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Liz Bacelar has been straddling the line of fashion and technology since the days when fashion-tech meant LED lights on jackets and a slew of fashion apps designed in pink.

In 2011, Bacelar launched Decoded Fashion, an event series that connects entrepreneurs with fashion brands and designers. She left the company in 2016 and has since launched a new business, TheCurrent, a platform that matches brands with technology solutions.

It was inspired by Bacelar’s belief that fashion companies have limits to the tech they can pull off on their own.

“The talk of the town today is open innovation,” she said. “That means recognizing that there are boundaries to what you can do. You cannot be a tech company, but you should be a digitally minded company.”

Bacelar joined us for the Glossy Podcast to discuss the evolution of the fashion-tech space, the conundrum facing fashion CMOs and what brands have that Amazon doesn’t. Edited highlights, below.

Tech’s humble fashion beginnings
When Bacelar launched Decoded Fashion, she saw an opportunity for better things to come out of the intersection of fashion and tech. While, as she said, tech had a “hunger” to play on the fashion side, everything it was coming up with was, well, stupid.

“The problem to me was clear: We had brilliant people who were able to build solutions to problems, but they didn’t really know what the problems were,” said Bacelar. “So I thought, if we put the stakeholders in the room with these builders, amazing things could come out of it.”

The turning of the fashion-tech tables
Fashion designers, however, weren’t totally convinced. As Bacelar put it, some were insulted to be asked to be on a stage next to a startup founder. The designers who did participate, however, are the ones who have made digitally minded progress in the six years since, like Rebecca Minkoff, Stacey Bendet and Deborah Lloyd.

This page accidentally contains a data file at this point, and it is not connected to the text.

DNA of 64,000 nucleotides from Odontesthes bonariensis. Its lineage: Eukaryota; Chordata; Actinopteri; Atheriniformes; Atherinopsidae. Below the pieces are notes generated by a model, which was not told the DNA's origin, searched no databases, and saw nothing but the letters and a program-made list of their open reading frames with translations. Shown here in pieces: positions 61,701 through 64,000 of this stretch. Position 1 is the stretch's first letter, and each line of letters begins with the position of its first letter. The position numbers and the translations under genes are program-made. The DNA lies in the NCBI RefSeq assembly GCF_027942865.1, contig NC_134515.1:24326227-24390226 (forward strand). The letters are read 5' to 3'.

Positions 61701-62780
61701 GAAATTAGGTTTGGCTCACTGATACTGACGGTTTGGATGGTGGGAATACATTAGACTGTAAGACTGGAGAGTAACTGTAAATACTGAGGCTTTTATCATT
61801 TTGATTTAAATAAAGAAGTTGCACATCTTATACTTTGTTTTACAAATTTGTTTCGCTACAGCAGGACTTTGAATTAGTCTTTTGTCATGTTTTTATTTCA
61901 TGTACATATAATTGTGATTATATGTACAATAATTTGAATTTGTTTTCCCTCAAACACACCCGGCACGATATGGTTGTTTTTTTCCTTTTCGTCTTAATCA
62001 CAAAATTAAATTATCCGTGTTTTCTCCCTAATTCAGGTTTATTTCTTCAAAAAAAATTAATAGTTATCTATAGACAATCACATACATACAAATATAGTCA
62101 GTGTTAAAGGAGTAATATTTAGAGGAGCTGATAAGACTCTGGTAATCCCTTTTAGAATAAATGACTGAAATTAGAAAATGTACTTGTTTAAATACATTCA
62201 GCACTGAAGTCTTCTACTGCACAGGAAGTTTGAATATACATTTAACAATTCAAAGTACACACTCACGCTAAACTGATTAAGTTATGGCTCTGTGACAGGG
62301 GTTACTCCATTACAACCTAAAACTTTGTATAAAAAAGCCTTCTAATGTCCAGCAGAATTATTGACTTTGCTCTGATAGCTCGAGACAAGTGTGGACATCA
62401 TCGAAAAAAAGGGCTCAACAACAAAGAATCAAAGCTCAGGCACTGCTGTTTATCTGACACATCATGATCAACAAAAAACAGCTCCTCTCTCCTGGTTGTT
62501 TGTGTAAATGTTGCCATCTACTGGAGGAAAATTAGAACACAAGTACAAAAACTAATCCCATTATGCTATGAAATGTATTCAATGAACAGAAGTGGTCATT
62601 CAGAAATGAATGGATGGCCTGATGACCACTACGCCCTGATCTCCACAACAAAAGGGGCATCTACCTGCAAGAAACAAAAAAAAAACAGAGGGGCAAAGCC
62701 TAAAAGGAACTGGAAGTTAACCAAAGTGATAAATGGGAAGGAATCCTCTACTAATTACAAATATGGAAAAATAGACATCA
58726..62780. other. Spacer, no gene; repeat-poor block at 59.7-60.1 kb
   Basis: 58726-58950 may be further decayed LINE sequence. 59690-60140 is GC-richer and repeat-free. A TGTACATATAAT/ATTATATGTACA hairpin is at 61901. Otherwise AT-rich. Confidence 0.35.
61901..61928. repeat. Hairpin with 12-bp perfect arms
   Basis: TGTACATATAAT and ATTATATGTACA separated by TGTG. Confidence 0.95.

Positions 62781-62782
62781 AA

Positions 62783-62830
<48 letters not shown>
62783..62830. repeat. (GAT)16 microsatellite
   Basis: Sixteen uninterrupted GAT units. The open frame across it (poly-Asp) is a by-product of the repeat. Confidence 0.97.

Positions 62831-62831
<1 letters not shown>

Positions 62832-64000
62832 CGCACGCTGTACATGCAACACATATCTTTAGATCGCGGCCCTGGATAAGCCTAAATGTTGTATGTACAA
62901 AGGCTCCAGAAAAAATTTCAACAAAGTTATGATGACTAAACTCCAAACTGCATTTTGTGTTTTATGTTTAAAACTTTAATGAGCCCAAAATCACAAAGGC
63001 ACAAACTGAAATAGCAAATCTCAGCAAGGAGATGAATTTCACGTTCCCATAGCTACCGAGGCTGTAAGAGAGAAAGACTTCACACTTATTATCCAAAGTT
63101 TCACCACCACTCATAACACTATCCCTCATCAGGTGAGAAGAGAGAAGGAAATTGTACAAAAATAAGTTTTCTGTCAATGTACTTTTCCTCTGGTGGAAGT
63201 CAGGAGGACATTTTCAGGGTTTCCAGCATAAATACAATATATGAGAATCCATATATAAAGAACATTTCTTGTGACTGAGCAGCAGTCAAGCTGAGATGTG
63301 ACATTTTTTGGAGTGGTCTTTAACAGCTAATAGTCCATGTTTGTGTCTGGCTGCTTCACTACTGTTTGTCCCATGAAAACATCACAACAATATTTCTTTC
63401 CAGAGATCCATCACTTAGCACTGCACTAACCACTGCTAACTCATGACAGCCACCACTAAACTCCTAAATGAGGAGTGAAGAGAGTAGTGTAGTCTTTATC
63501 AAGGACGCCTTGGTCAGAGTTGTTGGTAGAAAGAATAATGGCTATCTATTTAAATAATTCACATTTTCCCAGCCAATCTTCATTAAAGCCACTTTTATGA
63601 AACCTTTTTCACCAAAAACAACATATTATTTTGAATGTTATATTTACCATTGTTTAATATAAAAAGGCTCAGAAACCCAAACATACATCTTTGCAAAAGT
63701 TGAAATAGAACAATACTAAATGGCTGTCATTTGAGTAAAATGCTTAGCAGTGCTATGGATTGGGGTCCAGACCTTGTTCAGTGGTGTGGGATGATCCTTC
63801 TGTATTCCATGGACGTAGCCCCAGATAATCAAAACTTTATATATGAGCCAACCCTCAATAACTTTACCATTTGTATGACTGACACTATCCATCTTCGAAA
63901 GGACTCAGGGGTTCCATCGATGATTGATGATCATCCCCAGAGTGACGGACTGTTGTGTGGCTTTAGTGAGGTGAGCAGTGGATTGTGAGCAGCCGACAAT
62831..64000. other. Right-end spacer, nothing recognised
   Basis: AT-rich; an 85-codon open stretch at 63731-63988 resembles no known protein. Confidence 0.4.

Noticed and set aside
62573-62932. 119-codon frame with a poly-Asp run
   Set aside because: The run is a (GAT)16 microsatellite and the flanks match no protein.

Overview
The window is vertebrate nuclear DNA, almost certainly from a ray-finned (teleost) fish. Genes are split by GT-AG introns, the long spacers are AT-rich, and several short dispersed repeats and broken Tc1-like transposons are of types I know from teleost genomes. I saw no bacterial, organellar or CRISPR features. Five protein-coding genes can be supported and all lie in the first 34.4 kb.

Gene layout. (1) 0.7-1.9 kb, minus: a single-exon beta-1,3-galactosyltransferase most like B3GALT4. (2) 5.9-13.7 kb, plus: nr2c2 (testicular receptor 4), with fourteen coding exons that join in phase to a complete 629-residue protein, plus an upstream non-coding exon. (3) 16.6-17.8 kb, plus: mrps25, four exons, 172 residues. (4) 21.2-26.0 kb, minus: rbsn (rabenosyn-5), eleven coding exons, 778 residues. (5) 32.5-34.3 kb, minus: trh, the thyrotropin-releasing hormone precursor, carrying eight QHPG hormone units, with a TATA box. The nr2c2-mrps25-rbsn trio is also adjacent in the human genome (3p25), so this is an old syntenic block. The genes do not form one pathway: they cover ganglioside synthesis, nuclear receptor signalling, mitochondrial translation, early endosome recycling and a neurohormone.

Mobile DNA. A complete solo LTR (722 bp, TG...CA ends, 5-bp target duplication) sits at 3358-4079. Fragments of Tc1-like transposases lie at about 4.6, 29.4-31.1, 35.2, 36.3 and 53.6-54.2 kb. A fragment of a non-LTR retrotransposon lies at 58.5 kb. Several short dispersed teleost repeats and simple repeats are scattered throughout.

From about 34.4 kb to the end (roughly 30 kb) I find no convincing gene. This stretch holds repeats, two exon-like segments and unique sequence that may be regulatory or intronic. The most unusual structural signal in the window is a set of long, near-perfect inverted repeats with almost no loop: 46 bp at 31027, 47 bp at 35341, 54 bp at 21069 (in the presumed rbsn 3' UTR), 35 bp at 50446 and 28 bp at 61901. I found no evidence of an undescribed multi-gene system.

Today, it’s a very different dynamic: The tech founders are the ones in control.

“It flipped,” said Bacelar. “The tech folks are the cool kids now. The influencers. I see some of my tech divas turning down the fashion invites: ‘Nope, we don’t want it.’”

The importance of unsexy tech
Bacelar points to All Saints CEO William Kim as a fashion exec who understands the purpose tech should serve. He’s not interested in tech you can see. Kim hired a team of 100 engineers to build an in-house RFID solution to match up inventory in stores and online. It all happens on the back end, so while the customer may not see a VR headset or a digital screen, their overall experience is improved.

“What I love is the least sexy, which is the back-end tech,” said Bacelar. “That means the survival of the brands we love, the designers we love. That means a different way of running their businesses. That means going to the store and having the online experience integrated. To the customer, it’s, ‘Duh.’ They don’t understand why it’s not easy.”

Why CMOs get scared
According to Bacelar, the biggest problem facing CMOs today is fear. When they’re the ones to be making daring decisions, “it’s their tush on the line,” said Bacelar.

“In luxury, it’s difficult, whether you’re a small family operation or a big brand,” she said. “Whatever they dream, it needs to work. Whoever in the room pitched an idea, it needs to work. So that tension holds back innovation.”

Amazon’s big problem
“If you go on Amazon and don’t know what you’re looking for, you’re fucked,” said Bacelar.

Of course, Amazon has nailed convenience. What it hasn’t nailed — and where fashion brands can still compete — is curation and inspiration. According to Bacelar, brands still need to tackle fulfillment and convenience to win, but the game isn’t over yet.